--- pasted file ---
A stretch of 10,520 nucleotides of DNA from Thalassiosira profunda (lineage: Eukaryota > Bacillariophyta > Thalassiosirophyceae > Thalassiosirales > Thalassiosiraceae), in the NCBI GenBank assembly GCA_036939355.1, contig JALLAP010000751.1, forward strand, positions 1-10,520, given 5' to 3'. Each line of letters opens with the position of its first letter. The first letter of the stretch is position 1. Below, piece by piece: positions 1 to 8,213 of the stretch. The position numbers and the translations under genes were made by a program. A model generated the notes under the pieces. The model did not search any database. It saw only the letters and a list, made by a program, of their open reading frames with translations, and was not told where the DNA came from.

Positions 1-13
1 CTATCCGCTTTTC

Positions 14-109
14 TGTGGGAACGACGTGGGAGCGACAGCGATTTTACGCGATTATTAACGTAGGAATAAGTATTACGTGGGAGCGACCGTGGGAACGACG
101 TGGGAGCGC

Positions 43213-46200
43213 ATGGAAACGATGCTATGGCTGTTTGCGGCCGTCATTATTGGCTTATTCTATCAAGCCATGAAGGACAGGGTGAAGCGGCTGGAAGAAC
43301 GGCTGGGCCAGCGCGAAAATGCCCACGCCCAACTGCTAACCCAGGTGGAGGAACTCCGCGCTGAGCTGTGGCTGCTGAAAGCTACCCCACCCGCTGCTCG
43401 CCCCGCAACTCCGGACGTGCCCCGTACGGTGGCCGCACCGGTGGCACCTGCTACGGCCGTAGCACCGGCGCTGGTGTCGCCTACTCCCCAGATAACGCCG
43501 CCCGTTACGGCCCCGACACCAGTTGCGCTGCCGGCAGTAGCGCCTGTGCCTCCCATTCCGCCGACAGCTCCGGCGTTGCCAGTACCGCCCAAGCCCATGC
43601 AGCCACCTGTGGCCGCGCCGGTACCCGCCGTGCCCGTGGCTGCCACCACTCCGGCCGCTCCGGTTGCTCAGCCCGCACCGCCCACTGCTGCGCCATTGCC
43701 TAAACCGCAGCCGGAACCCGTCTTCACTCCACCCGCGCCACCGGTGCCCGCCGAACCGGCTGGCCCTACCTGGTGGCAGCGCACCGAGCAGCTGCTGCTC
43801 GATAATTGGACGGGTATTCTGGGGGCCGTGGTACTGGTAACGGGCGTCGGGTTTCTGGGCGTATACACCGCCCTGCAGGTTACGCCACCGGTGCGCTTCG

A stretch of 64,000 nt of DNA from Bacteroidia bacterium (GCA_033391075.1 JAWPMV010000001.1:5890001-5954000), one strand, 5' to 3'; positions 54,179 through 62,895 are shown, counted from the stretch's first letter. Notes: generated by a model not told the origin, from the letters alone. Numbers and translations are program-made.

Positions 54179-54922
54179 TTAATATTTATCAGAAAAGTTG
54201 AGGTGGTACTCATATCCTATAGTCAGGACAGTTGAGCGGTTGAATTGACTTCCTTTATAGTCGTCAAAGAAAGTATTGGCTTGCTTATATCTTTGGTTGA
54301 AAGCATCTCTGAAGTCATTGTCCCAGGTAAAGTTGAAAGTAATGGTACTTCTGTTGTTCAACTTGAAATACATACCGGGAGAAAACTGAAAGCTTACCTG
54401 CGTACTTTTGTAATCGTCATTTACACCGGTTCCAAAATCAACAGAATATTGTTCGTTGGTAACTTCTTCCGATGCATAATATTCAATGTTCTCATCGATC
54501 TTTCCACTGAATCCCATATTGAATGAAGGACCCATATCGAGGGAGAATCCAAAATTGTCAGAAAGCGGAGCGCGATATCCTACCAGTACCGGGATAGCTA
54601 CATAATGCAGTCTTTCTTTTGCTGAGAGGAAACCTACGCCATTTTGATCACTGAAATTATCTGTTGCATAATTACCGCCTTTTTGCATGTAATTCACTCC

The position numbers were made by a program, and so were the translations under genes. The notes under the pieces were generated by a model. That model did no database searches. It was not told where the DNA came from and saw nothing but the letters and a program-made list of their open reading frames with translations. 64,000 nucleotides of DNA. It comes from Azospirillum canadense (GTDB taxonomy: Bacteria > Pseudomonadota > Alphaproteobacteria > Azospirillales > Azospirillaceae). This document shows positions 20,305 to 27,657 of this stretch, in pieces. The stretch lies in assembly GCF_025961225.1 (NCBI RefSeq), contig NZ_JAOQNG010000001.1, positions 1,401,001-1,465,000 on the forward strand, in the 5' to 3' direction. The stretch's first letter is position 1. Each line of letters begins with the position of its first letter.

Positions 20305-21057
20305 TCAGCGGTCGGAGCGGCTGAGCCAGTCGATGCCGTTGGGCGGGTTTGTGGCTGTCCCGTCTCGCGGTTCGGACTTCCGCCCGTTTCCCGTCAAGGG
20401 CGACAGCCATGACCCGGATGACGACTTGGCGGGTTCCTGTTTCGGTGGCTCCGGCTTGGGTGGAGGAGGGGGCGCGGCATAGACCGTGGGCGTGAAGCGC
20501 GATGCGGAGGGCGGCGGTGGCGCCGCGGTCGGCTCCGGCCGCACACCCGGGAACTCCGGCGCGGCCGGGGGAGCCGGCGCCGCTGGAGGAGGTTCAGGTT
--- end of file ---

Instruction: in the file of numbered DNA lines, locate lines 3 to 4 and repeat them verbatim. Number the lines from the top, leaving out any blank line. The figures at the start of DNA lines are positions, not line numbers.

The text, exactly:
1 CTATCCGCTTTTC

Positions 14-109